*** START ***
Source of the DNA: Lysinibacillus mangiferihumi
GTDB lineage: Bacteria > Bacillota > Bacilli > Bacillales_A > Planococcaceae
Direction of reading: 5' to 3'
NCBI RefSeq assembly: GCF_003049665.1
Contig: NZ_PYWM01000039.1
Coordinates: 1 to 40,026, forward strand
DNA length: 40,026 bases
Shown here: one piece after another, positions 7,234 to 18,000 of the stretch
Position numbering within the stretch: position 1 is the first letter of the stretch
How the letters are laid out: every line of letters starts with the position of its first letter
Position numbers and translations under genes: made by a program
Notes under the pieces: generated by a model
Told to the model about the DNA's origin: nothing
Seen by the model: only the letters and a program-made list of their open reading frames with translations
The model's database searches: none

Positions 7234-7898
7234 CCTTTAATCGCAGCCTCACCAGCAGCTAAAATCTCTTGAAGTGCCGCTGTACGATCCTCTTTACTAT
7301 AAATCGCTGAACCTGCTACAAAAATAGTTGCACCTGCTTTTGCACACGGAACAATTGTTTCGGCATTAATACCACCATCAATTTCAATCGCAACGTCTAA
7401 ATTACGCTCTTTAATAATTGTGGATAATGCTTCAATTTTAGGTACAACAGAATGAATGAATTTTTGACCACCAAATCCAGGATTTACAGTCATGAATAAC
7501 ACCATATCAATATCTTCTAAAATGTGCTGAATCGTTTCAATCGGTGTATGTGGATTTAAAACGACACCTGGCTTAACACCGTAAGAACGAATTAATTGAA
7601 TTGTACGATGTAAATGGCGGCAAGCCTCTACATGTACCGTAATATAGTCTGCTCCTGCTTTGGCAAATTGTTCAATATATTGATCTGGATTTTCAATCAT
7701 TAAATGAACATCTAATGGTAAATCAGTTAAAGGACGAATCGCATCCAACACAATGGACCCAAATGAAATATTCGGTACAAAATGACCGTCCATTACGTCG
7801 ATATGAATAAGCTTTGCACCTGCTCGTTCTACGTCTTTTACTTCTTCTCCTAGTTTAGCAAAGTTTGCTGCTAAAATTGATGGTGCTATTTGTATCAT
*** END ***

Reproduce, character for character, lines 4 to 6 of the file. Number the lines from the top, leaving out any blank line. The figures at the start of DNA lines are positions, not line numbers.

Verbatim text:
NCBI RefSeq assembly: GCF_003049665.1
Contig: NZ_PYWM01000039.1
Coordinates: 1 to 40,026, forward strand